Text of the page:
“Qui,” a quizzical 18-inch panda, was sculpted from soft dense German alpaca in black and antique honey, and features unusual smoked topaz German glass eyes backed with white wool felt for added expression. He has appliquéd alpaca eye patches for a natural look, a hand-stitched black pearl cotton nose and mouth, and a classic tilt growler. The artist says the bear was created in the traditional style but has appliquéd and sculpted black Ultrasuede pads for a realistic touch. Qui wears a wired plaid ribbon in orange and green and is accompanied by an adorable matching felt patchwork pumpkin. Next to Qui is an example of the note cards Sherry makes for each bear sold on eBay.Because Sherry’s bears are primarily realistic bears, she sticks to colors most often found in nature: browns, rusts, beiges, cream and black. She has drawers full of eyes and claws, and even a rack of bear-size clothing for future creations. And sometimes even she doesn’t know until a bear comes to life it if will be a boy or a girl, naked or dressed. Each bruin develops a personality and a look that tells her how to finish it. Sherry laughs and says when she is stumped as to whether the new bear is a boy or girl she asks her husband to decide!

 

Sherry delights in shopping for accessories and clothing for bears yet to come, and enjoys finding just the right look and accents for each bear. Her workroom often yields something as exquisite as an embroidered silk collar or fleece hat, something as simple as just the right shade and texture of ribbon.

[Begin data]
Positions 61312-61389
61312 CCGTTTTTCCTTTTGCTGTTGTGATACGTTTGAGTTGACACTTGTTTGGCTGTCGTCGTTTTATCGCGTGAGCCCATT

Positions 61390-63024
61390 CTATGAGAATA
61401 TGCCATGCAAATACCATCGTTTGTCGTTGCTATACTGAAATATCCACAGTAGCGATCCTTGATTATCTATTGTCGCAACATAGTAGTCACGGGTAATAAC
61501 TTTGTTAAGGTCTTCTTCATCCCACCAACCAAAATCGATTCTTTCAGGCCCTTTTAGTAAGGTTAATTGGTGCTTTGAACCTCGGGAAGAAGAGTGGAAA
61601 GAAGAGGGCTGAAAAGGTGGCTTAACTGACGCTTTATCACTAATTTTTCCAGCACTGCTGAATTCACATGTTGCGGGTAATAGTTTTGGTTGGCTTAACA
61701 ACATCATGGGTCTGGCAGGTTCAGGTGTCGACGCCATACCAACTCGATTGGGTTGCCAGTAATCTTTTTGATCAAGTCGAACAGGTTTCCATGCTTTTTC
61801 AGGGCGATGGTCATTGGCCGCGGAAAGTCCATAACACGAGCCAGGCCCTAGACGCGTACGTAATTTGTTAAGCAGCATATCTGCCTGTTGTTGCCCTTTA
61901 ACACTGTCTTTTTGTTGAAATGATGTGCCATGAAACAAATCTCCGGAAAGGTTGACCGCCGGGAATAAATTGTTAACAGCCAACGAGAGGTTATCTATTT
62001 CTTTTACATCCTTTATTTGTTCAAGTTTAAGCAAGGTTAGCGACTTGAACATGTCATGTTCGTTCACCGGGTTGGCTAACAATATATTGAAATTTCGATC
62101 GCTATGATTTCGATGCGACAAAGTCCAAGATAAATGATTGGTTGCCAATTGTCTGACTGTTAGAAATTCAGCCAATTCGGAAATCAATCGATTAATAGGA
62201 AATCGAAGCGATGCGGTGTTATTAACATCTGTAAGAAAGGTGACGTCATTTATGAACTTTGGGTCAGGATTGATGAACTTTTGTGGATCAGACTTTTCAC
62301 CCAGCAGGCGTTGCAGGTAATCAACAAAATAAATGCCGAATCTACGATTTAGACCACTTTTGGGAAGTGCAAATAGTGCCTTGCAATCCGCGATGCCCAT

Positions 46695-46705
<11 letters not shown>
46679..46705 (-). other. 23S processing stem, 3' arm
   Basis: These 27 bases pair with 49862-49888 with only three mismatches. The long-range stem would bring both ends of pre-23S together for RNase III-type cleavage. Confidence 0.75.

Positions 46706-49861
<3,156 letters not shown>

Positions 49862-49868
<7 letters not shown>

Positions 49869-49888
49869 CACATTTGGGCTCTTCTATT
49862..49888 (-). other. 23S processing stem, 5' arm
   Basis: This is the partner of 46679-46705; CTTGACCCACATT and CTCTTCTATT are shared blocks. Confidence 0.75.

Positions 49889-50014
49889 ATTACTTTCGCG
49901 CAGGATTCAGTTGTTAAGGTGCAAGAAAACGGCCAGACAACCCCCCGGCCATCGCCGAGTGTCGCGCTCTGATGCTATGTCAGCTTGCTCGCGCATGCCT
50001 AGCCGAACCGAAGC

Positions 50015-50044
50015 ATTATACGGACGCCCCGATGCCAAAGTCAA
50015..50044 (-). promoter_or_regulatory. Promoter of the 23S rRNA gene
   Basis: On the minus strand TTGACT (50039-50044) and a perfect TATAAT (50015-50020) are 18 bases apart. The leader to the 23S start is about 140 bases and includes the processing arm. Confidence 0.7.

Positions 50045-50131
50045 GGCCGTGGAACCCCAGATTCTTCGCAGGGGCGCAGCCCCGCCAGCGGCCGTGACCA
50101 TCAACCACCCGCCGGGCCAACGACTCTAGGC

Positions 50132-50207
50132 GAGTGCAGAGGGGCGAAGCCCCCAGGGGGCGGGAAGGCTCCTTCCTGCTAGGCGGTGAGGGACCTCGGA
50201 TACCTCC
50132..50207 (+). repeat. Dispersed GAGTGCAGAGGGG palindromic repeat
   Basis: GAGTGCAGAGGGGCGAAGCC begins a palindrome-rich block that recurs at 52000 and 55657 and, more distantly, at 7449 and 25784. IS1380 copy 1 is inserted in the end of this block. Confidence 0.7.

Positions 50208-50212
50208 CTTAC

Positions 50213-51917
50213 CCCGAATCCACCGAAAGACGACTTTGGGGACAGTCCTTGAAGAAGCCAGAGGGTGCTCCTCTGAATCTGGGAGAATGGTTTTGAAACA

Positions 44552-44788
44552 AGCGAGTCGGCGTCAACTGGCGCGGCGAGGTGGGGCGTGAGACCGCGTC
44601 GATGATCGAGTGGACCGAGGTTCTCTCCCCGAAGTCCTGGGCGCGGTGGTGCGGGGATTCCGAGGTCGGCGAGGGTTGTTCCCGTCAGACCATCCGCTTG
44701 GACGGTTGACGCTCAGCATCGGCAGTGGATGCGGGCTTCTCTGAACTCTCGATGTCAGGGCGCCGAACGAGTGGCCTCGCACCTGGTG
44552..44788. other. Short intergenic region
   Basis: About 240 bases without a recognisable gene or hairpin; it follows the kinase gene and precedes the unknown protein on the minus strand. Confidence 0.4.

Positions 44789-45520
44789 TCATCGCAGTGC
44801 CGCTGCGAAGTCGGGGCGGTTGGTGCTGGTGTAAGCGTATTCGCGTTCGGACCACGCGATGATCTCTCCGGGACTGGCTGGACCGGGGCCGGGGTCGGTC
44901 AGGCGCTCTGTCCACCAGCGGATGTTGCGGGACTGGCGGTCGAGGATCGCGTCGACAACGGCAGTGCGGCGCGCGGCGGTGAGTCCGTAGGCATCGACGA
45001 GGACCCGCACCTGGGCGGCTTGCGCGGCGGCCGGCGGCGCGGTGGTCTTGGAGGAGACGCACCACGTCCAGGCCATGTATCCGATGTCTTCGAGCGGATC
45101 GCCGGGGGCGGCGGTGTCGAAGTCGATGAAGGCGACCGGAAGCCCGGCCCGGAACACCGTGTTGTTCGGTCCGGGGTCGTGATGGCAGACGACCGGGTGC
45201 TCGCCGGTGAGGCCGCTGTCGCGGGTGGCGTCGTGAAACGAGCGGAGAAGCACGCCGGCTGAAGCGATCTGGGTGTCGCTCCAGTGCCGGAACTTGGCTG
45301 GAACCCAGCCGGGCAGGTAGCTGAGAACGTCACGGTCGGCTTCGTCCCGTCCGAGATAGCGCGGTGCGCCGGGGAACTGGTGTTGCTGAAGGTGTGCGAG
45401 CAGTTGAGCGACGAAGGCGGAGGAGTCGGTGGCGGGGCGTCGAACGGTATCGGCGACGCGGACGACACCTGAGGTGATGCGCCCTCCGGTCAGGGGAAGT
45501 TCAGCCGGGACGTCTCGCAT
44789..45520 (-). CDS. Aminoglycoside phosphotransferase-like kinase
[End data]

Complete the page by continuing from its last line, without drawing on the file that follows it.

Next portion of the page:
Her other passion—for Steiff—led to the frequent pairing of small Steiff animals with her bears. Sherry looks for them on eBay and keeps a small variety on hand so she has just the right vintage Steiff companion to add to her creations. She also sometimes makes “jewelry” for her bears—Indian-style beadwork, with real turquoise and other natural stones with a native feel—and particularly enjoys creating the collars for the bears she has decided to keep.

 

In addition to meticulous choices in costuming and accessories, Sherry goes the extra mile to make her collectors feel special, creating individual birth certificates for each bear, with the date the bear was “born” and the name of the collector. Each certificate is customized to coordinate with the bear. Sherry then makes a set of note cards starring the newly purchased bear to send to the buyer. What a remarkable keepsake! And, of course, each handsome guy or gal has a sewn-in tush tag and hang tag.


A Wild Life

There’s no question that the native bruin as observed in its natural setting in the wild currently has the greatest influence on Sherry’s designs. Her early bears were more typical of artist-made bears, with a wider variety of colors and a classic teddy bear appeal. But then Bob, Sherry’s husband of 25 years, began to develop an interest in nature and wildlife photography, and that led to trips to Yellowstone National Park and Alaska. Sherry admits she expected the first trip to be boring, with nothing for her to do, but she has an entirely new perspective on the experience. The couple has since made five additional trips, with more planned.